Baby elephant dies at Springfield zoo of herpesvirus
Thursday, July 18, 2002
SPRINGFIELD, Mo. -- Dickerson Park Zoo's nationally recognized breeding program was dealt a blow Wednesday when the first Asian elephant calf born by artificial insemination died of a mysterious herpesvirus.
The nearly 3-year-old calf, named "Haji," was found about 3 a.m. by a worker in the Springfield zoo's elephant exhibit building, spokeswoman Melinda Mancuso said. He had been in failing health since Saturday, when zoo keepers noticed a 3-inch section of his tongue had turned purple and that his head was swollen.
Both are symptoms of endothelial inclusion body disease, a herpesvirus specific to elephants. Blood tests on Monday confirmed Haji had the disease, which affects the blood vessels and is generally fatal within five days. He was transported Wednesday to University of Missouri Veterinary School in Columbia for a necropsy.
The loss of Haji was particularly hard felt, Mancuso said. After some 15 years of research on the elephant reproductive system and failed attempts, a then 17-year-old Asian cow named "Moola" was successfully inseminated in 1998. The sperm was taken from "Big Mac," the Asian elephant who sired 12 calves before dying in May.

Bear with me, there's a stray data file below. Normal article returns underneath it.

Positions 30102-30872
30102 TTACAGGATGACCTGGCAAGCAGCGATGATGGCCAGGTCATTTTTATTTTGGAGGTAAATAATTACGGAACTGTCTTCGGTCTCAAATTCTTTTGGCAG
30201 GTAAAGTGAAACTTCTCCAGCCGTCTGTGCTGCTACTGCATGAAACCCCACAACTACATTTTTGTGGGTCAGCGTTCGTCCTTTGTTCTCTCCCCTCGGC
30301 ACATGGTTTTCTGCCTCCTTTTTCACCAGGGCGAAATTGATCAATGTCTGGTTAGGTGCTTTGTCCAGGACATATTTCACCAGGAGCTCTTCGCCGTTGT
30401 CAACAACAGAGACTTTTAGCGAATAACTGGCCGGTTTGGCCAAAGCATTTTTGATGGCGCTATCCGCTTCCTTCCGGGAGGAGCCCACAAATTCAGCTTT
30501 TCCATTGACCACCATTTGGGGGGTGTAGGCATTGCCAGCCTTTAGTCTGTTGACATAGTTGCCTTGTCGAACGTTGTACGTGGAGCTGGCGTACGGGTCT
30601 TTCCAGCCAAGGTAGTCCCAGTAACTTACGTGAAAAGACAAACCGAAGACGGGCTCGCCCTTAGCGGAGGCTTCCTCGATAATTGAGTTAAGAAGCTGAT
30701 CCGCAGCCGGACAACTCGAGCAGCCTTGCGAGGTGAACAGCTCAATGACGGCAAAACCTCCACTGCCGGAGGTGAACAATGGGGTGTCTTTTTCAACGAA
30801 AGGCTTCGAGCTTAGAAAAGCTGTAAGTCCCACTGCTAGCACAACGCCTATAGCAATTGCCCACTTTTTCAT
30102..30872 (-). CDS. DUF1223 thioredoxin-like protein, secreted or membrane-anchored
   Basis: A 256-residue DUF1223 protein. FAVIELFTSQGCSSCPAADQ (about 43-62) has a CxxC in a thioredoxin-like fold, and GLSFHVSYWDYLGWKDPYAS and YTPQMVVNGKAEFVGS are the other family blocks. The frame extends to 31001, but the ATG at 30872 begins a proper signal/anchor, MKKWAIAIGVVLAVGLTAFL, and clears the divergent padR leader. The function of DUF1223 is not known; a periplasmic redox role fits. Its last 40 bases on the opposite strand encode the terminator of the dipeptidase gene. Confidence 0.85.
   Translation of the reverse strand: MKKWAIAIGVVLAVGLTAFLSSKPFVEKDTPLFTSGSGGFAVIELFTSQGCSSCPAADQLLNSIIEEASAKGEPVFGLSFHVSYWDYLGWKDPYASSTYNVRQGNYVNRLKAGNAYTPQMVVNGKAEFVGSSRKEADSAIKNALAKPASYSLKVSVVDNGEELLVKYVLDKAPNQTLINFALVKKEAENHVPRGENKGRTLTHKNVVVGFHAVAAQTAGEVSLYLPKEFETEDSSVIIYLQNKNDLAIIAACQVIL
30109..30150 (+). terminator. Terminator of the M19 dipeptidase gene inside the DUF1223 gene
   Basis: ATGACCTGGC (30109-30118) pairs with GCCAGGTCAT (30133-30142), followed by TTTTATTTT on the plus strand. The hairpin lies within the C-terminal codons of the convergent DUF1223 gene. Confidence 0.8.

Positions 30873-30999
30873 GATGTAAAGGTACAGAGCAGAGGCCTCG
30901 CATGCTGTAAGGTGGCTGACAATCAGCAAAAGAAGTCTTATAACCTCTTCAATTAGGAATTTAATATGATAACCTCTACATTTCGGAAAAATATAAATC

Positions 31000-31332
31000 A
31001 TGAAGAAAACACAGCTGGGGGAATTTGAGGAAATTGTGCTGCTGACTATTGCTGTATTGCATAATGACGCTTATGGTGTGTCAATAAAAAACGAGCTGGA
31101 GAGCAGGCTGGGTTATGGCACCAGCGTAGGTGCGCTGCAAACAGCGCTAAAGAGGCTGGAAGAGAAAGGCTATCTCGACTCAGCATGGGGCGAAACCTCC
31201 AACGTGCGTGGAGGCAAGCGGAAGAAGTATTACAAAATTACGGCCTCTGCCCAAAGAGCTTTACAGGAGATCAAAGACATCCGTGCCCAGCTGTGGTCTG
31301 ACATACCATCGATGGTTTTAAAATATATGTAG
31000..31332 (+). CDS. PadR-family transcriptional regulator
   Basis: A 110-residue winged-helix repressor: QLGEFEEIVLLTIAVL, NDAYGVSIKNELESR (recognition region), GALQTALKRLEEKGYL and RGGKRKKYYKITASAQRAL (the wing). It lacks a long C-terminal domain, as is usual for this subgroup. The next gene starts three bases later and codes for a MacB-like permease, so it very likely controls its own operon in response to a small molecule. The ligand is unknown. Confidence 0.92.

The zoo made world history when Haji was born Nov. 28, 1999. He was 41 inches tall and weighed 378 pounds -- the largest calf delivered at Dickerson Park Zoo. A recent examination showed Haji weighed about 1,965 and was 5 feet tall, Mancuso said.
Mike Keele, a committee member of American Zoo and Aquarium Association's Captive Breeding Program for Elephants, said the Springfield zoo is a big contributor to the reproduction of elephants in captivity.
"Dickerson Park Zoo helped us discover a lot about artificially inseminating Asian elephants," Keele said. "Among other things, they determined the differences in semen and how it reacts when stored -- it's different from African elephants, which fare much better."
Of the 126 Asian elephants born in captivity since 1962, only one other calf besides Haji -- last November at the National Zoo in Washington, D.C. -- has resulted from artificial insemination, Mancuso said.
Dickerson Park was considered a pioneer in the herpesvirus, Keele said. It had been treating Haji with an experimental regiment of antiviral medication, antibiotics and other drugs.
The same treatment was successfully used in 1997 to treat another elephant at Dickerson Park Zoo.